For some inexplicable reason modern science may never truly understand, I have a fascination with the Knight creature type. Ever since my attempt to break Standard with an exalted deck featuring both Knight of Glory and Knight of Infamy (to my great shock, the deck was utter garbage), I’ve hoped and wished for a viable Knight tribal deck. We’re not quite there with Dominaria, but there’s one Knight in particular that has already begun to make his presence known.
Traditionally, “lord” effects necessitate strict deckbuilding requirements around tribal cards—Lord of Atlantis is only good when buffing various fish, and there are no such tribal restrictions with Benalish Marshal. Rather, he comes with a deck building requirement of another kind: his triple-white casting cost more or less mandates a mono-white deck, or at least something close to it.
The payoff, however, is very real. Crusade-type effects have, historically, had their place in aggressive creature strategies, and now we have a walking, talking crusade that attacks and blocks while also powering up the team. Even within the first week of Dominaria’s cards being out and about, we’ve seen the Marshal put up the numbers—let’s have a look at some of the decks this mighty Knight is enabling!
AngledLuffa, 5-0 in a Competitive Standard League
AngledLuffa put together one of the most straightforward, no-frills aggro decks you’re likely to see. Everything from the eight Savannah Lions to the three Pride of Conquerors shows you this deck has a single, streamlined game plan. In recent months, white aggro decks have maintained a presence on the periphery of real success in Standard—Adanto Vanguard has already shown us what it’s capable of in decks like this. Now, however, a multitude of very strong additions from Dominaria have given new life to the archetype, and it all starts, of course, with Benalish Marshal.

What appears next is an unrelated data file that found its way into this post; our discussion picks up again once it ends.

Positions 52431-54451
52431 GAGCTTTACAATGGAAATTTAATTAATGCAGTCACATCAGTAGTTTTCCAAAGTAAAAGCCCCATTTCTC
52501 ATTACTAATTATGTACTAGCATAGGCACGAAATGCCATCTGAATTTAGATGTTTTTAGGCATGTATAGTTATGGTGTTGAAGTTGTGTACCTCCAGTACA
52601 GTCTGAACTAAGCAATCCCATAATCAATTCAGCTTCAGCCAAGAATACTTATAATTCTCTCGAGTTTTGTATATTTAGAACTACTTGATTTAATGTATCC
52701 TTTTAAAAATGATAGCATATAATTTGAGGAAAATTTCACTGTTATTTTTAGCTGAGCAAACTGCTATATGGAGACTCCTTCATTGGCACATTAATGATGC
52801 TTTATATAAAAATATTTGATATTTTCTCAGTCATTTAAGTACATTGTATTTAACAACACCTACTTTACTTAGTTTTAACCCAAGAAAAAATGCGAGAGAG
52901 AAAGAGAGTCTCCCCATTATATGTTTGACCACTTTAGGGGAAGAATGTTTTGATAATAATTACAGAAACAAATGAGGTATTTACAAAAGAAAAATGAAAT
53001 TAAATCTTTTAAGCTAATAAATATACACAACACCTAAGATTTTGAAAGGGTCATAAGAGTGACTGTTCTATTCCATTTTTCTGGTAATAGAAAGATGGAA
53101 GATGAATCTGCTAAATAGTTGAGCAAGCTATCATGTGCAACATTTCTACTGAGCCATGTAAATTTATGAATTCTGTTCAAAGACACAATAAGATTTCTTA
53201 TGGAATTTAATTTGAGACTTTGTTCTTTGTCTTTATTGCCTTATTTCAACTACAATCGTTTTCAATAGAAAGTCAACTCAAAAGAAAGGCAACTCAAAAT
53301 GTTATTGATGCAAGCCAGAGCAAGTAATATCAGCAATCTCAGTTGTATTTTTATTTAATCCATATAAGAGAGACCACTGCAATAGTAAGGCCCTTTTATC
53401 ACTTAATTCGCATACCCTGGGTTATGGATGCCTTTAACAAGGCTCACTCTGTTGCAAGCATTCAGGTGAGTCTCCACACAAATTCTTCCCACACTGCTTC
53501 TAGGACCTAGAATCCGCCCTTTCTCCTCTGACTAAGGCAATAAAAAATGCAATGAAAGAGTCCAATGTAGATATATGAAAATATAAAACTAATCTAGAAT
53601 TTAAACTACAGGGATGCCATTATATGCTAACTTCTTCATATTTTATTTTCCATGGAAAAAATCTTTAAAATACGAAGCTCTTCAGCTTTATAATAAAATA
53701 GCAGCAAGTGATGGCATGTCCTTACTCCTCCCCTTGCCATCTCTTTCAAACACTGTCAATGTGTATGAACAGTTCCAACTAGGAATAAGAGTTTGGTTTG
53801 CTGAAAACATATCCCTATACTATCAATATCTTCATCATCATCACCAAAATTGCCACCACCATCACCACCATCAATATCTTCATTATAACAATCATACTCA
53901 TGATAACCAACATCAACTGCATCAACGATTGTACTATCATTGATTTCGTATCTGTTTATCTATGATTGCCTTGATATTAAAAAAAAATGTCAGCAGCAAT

The other new Dominaria cards have a lot going for them, and this is even without my personal Knightly bias. Knight of Grace is a tidy little threat—immune to Fatal Push, Cast Down, and Vraska’s Contempt, and very difficult to profitably block when pumped up. History of Benalia, however, is the real haymaker. This card is insane, and when uncontested will unload a huge amount of damage on an unwary opponent. It even pumps up Dauntless Bodyguard, Knight of Grace, and Benalish Marshal!
I’m in love with the neatness of the 3-3-3-3-3 sideboard, although Solemnity seems very slow against various energy decks. I’d be looking to strengthen the list against Red-Green Monsters, and—specifically—Rekindling Phoenix. Perhaps including some copies of Seal Away? The only other confusing card is Teshar, Ancestor’s Apostle. With History of Benalia and Silent Gravestone being the only historic cards, it’s a weird inclusion and could be upgraded. perhaps Shalai, Voice of Plenty is a better fit, as she’s excellent even without the activated ability.
ufter101, 5-0 in a Competitive Standard League